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How Broadband Reduces Small Business Expenses

May 4, 2012 - 0 Comments

By Howard Baldwin, Contributing Columnist

When it comes to proving the benefits of broadband deployment, we frequently focus on the macroeconomic issues – the big-picture impact of infrastructure and access to high-speed networking. But the Internet Innovation Alliance and the Small Business Entrepreneurship Council (SBEC) recently looked at broadband from a microeconomic standpoint.

In their report, Start-Up Savings: Boosting Entrepreneurship through Broadband Internet, jointly issued last month, they calculated how much small businesses can save by conducting their administrative activities online. The answer: a  substantial $16,550.52.

Note that they’re not talking about starting an e-commerce business. These activities are frequently, if not always, required as part of doing business. For instance, the ability to use mobile apps on a smartphone rather than purchasing PC applications saved approximately $3,500, a differential of about 10 percent.

But the ability to do videoconferencing in lieu of actual travel represented a savings of $1,000, or almost 95 percent. The same applies to telecommunications (using VoIP  instead of  traditional phone lines), office space (working at home rather than renting), printing services, and more.

The IIA/SBEC report breaks down savings with an extensive amount of quantitative detail, looking at how much business cards and envelopes cost to print (though online businesses certainly need fewer of those than they used to), how much it costs on average to incorporate a business, or have a logo designed.

Arguably, these costs vary in certain parts of the country, but the Internet widens the sphere of opportunity there as well by opening up options for finding services in low-overhead regions. Even so, the report only assumed use of the most basic services, and still the benefits blossomed.

Broadband Benefits for New Ventures

“When you look at broadband and the Internet,” says Ray Keating, Chief Economist for the Washington, D.C.-based SBEC, “I would argue that entrepreneurs and small businesses have benefited the most.” Not only is their potential market bigger thanks to the Internet, but based on these results, it’s easier to get a business started. “It’s risky to get a business off the ground, and $16,000 is a darn significant amount of money for an entrepreneur,” says Keating. “To save that much money creates new opportunities and opens new doors.”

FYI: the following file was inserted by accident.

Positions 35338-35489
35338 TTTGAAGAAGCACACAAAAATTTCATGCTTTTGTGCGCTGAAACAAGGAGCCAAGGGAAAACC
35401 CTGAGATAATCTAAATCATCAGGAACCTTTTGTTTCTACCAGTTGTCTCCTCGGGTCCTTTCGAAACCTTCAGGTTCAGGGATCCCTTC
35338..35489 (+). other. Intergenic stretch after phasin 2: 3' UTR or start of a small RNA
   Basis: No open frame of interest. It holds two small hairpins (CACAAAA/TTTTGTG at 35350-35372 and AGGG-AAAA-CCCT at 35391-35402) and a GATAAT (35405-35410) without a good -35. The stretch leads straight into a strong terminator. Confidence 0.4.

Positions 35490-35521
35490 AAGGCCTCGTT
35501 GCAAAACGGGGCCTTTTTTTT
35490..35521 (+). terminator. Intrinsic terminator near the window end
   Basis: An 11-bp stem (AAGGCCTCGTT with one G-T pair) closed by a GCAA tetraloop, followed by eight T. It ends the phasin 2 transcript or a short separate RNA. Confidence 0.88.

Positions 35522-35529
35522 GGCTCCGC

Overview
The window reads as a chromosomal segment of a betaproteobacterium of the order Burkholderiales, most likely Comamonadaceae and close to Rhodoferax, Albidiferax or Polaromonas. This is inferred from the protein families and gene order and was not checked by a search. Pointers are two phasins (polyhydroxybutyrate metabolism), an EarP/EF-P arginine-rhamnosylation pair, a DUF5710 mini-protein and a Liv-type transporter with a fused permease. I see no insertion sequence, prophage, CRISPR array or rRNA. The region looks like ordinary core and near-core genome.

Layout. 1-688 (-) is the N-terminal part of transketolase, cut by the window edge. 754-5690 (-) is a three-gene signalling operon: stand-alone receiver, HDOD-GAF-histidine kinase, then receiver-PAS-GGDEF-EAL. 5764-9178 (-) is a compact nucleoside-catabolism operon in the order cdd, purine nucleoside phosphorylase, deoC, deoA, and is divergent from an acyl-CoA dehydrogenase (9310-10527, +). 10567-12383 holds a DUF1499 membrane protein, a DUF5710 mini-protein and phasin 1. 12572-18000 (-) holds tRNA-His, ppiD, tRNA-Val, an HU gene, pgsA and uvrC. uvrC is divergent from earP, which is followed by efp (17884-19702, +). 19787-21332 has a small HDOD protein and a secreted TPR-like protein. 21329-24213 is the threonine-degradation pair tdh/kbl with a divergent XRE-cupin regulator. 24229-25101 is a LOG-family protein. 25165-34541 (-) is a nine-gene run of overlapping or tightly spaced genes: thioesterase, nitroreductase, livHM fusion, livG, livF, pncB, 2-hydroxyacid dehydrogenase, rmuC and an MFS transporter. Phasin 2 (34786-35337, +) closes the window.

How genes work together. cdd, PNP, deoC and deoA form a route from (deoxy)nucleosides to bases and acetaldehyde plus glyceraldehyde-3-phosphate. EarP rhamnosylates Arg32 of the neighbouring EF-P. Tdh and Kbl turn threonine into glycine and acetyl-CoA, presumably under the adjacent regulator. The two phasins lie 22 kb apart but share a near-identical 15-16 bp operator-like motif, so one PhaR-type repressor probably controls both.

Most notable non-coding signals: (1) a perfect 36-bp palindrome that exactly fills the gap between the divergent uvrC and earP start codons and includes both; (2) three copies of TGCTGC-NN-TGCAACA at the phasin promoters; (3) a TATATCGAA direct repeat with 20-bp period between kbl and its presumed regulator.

Some of the savings come from entrepreneurs spending their own time rather than money, Keating notes. “Online tax services make it easier to do your taxes, but you’re doing them versus an accountant doing them. As an economist, I know that’s a real cost, but some entrepreneurs are willing to spend that time, and get an accountant later. It’s what they have to do to get the business off the ground.”

Broadband-Enabled Options

Keating acknowledges that sometimes entrepreneurs like to do business face-to-face, especially when they may be able to offer some reciprocity. But that doesn’t apply everywhere. One of the values of broadband is its ability to let someone start a business almost anywhere. If entrepreneurs are in a rural area, without some of the basic business services (or they’ve had problems with them in the past), broadband opens up  a world of new online options.

The implications of these start-up savings through broadband on a macroeconomic basis are potentially staggering. As the report notes, the Kauffman Foundation has attributed nearly all the net job creation in the United States between 1980 and 2005 to start-ups, with new firms creating approximately three million jobs each year. And that’s only in the United States. Multiply that broadband-enabled boost for entrepreneurs around the world, and you have a real potential uptick in the economy.

The same, of course, applies on a microeconomic basis. When it takes fewer financial resources to start a business, it’s more likely that entrepreneurs will make that leap to secure their future, and use broadband to do it. Says Keating, “With broadband deployment, there are going to be entrepreneurs on both sides finding ways to take advantage of it. You’ll not only have entrepreneurs buying services, but other entrepreneurs offering them as well.”

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